When we think of the Netherlands we think glorious 2m+ segregated cycle tracks safe & protected from traffic, with room enough to overtake, or to cycle with friends/family. While it’s true that the Dutch segregate cycling for arterial roads with speeds above 30km/h, not every road in the Netherlands is an arterial, a large part of the streets network in the Netherlands are local streets which have speed limits of 30km/h, and at these speeds you can still have safety with unprotected cycle lanes, two examples are Fietsstrook streets where motorists can enter the cycle lanes to allow other motorists to pass as long as safe for cyclists, and Fietsstraat (Bike Streets) where motorists are allowed but are guests and must maintain low speeds.
Safety is about the Intersections
In NZ, we have a tendency to focus on cycle lanes, we put the cycle lanes in either along the street, or add them into the street, but as soon as we get to an intersection we stop. To the Dutch this would seem odd, mainly because it’s intersections where a lot of the danger is, opposed to the section of road we concentrate on. Surely it makes sense to prioritise the least safe sections for funding, without compromising the network through stop/starting of infrastructure of course, and as these pictures/videos by Bicycle Dutch show fixing them is easier than you might think.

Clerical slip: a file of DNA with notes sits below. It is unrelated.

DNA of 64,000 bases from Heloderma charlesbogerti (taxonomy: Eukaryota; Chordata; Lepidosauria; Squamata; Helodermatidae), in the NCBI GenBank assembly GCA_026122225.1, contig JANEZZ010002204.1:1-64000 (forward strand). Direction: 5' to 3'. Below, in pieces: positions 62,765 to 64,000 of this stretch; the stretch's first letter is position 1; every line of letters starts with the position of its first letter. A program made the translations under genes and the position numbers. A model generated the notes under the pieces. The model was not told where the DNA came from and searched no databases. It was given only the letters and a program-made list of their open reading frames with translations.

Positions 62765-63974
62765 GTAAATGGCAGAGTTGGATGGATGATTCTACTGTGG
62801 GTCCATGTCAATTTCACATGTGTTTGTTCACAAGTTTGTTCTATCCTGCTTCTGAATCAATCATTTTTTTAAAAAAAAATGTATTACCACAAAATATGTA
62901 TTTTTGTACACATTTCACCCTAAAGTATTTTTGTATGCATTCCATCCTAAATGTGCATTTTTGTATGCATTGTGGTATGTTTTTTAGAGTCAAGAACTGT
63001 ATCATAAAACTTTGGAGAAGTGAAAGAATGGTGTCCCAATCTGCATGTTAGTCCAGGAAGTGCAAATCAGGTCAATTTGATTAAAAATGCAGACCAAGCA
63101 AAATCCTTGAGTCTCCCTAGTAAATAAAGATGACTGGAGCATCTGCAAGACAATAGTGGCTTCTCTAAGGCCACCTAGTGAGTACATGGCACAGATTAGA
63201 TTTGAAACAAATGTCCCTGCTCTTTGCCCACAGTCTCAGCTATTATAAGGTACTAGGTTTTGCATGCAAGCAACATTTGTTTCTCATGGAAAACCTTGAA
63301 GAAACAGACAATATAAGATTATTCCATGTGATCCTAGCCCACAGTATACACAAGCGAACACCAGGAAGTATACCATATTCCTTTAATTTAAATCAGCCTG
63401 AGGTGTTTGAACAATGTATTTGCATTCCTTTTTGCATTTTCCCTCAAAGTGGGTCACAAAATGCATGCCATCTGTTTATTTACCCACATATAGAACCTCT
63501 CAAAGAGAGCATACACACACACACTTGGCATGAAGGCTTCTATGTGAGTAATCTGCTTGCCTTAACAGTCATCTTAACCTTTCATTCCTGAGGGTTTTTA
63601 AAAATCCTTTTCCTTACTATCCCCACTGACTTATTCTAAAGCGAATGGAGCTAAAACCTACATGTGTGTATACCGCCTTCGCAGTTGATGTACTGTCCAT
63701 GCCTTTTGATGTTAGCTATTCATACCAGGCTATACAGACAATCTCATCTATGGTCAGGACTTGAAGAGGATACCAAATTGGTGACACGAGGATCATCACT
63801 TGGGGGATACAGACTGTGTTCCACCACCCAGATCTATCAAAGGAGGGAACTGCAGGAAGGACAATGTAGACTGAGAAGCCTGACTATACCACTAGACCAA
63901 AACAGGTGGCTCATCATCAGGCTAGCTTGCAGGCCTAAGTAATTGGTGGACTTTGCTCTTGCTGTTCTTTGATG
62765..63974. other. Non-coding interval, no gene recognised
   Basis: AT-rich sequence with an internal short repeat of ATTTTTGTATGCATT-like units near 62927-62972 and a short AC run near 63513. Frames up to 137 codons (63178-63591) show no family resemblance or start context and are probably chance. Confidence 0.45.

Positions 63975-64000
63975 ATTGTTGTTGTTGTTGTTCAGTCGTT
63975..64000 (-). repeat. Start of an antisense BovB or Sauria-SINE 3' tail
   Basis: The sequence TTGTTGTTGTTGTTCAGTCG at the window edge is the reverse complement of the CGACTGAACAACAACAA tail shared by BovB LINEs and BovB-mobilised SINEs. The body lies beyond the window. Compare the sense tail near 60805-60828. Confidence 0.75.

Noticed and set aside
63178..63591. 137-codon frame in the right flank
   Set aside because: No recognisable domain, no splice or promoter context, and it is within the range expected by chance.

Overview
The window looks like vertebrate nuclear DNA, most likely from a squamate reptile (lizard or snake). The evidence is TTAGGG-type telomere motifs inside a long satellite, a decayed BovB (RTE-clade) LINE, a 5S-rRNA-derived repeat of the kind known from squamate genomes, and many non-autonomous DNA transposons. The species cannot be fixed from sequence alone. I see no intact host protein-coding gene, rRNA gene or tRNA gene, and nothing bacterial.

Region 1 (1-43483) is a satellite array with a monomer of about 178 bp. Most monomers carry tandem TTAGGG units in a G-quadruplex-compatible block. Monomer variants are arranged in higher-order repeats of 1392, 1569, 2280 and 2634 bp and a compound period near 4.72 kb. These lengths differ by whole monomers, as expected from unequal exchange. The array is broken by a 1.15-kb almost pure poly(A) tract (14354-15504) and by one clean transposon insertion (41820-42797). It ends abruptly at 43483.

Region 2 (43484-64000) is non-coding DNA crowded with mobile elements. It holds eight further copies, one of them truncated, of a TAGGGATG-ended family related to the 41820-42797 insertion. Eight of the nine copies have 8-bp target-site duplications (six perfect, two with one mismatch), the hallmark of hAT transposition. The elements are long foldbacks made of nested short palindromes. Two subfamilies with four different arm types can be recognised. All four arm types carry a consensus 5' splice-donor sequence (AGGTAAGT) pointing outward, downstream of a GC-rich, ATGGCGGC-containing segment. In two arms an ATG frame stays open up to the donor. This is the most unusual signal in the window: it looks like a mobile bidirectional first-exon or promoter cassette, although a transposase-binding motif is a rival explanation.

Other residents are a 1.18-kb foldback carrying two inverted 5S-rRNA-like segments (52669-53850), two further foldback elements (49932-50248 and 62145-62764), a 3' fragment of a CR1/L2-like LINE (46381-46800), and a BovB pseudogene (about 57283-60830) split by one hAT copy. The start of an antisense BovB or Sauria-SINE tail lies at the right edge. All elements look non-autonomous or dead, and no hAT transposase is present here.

Protected Cycle Intersection
Continuity is Key
Continuity of infrastructure is important, if gaps exist, or it stops short, people wont use it to its full extent. Remember when trains used to stop at the Strand, sure the rail network existed and could be quick, but because it stopped short of the city, people didn’t see it as competitive. Or imagine driving on the Auckland motorway network, then all the sudden SH1 went from 3 lanes each way motorway standard to one lane dirt track then back to motorway standard every few km’s, it wouldn’t be a great drive in the AM peak that is for sure.
For the same reasons why those two examples would be awful for the users, the same applies to cyclists, stopping infrastructure at intersections, gaps in cycle lanes such as at bus stops, or stopping the infrastructure short of where people want to go will lead to infrastructure not being utilized to its full capacity. Arguably, these issues effect cyclists more than PT users/drivers because doing the above not only makes cycling harder, it has large safety effects. Gaps in cycle routes cause a reduction in the perception of safety which leads to potential users avoiding the route, or more likely not to cycle at all.
Therefore getting cycling infrastructure right, and continuous, can be more important for increasing use, than prioritising km’s of cycle lanes across a city.
Floating Bus Stop
Width is Important & not just for Safety.